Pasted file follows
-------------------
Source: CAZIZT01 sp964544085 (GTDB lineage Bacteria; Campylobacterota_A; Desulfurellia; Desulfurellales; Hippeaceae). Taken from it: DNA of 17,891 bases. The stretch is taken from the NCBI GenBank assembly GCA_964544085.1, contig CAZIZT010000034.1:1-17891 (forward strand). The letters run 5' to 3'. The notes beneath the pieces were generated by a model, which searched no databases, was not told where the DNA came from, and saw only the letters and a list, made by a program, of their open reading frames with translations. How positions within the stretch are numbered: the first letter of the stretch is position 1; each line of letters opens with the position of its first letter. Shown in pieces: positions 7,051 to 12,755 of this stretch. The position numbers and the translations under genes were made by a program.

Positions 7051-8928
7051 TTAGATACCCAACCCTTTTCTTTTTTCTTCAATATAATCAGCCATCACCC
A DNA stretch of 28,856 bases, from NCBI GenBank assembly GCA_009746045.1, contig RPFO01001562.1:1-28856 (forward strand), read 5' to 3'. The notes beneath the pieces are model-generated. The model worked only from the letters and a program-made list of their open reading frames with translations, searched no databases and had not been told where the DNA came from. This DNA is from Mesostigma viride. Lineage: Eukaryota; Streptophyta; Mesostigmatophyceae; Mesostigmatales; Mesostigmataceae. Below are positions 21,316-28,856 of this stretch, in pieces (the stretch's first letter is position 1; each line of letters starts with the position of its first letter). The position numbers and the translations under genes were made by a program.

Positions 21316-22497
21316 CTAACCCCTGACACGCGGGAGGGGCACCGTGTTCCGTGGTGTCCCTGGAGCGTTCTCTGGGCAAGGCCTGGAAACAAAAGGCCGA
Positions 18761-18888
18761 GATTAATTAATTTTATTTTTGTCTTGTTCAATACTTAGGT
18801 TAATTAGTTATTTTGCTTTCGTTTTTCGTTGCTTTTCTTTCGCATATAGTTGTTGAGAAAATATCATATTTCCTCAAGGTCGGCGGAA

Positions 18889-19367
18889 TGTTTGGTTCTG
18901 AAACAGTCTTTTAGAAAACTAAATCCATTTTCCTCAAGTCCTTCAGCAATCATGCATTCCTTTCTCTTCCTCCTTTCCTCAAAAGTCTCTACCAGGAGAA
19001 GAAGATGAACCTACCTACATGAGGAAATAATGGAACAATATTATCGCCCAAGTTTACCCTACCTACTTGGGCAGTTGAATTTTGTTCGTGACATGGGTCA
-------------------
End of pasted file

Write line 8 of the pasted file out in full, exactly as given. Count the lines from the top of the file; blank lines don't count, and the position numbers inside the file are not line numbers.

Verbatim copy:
18761 GATTAATTAATTTTATTTTTGTCTTGTTCAATACTTAGGT